When it comes to gardening, weed maintenance is crucial. Left unmanaged, pesky weeds can steal vital nutrients from the greenery you spent so much time planting, not to mention turn your pristine garden or garden bed into an untidy disaster. If you’re unsure how to approach weeds, there are simple ways to go about it at first, from a handheld garden cultivator to the multi-purpose garden knife. As you get more comfortable, or your weeds become more difficult to remove, you might want to try a long-handled garden hoe for weeds with shallow roots or a spading fork for older weeds with deep roots.
SKIP AHEAD Best weeding tools and why weeding is important
To figure all of that out, we spoke to some gardening experts to break down some of the most popular weeding tools for every type of garden and gardener, plus simplified the importance of weeding. And if you’d rather grow herbs from your kitchen, consider an indoor garden kit.
What to consider when buying a wedding tool
Weeding tools differ in shape and size as well as form and function. While some are a better fit for a large garden, others only make sense if you’re gardening above or around concrete slabs. When looking at a new tool for weeding, consider you’ll want to pay close attention to its length, intended use and the weeds you’ll be using it on.
The length of the tool
Weeding tools are typically either short-handled or long-handled. Like the name suggests, short-handled tools are better for tougher tasks that require more strength. “With the short handle options you have even more control to remove only the weeds and not harm your thriving plants,” said Rebecca Sears, chief gardening guru at Ferry-Morse. Long-handled tools, meanwhile, allow you to weed while standing and can cover more area at once — this puts less pressure on your joints but also doesn’t give you as much power while you weed.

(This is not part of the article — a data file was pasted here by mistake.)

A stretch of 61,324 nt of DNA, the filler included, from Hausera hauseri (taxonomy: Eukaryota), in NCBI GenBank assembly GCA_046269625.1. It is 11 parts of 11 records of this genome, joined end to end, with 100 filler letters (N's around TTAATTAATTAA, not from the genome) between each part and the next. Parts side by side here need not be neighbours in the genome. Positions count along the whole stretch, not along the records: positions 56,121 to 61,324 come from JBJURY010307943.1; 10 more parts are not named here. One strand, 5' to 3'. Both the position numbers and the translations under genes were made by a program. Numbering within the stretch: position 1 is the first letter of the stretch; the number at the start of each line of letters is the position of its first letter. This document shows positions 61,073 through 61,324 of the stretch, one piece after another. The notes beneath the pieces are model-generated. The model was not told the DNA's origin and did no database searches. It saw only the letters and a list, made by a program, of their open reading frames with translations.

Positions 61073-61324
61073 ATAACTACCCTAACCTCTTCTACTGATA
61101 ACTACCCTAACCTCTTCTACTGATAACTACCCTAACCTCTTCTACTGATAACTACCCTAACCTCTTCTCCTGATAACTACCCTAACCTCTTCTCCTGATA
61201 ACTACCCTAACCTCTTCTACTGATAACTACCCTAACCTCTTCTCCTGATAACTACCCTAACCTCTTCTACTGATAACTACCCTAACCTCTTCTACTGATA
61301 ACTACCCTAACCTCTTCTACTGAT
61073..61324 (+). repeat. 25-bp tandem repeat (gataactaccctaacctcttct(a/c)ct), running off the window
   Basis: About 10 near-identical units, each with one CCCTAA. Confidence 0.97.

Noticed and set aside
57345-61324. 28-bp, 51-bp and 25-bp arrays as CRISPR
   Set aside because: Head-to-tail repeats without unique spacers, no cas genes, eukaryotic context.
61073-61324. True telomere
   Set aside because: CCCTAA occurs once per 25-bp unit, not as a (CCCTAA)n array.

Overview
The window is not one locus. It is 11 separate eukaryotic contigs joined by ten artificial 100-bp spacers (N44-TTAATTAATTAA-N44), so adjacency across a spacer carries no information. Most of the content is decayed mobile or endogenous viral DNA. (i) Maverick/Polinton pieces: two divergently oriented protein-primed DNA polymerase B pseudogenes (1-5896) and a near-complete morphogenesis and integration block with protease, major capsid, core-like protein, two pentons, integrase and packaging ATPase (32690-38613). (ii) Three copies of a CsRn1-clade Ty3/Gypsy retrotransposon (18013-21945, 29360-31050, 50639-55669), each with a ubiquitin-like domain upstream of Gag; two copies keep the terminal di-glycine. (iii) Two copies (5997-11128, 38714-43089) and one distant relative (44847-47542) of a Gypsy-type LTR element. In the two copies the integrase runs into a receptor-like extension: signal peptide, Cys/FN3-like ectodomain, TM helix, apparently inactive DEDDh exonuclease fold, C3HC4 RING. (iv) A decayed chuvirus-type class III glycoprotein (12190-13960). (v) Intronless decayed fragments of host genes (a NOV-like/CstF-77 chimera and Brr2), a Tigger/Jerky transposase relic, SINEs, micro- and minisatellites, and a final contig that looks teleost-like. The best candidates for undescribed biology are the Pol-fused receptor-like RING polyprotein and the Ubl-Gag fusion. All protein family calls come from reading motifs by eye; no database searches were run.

The type of garden
Different weeding tools are designed for different types of gardens and their accompanying weeds. A Cape Cod weeder, for instance, is designed for tighter spaces, while a paving weeder is meant for getting rid of weeds growing in between or on top of concrete slabs or pavers.
The age and size of the weeds
Likewise, different tools are designed to handle weeds in various stages of the growing process. While a handheld garden cultivator is better for everyday weeds, a spading fork can handle a weed with deeper roots.
Best weeding tools for every gardener
Below, we recommend highly rated weeding tools that align with our experts’ guidance.
Best handheld garden cultivator: Edward Tools
Edward Tools Aluminum Hand Cultivator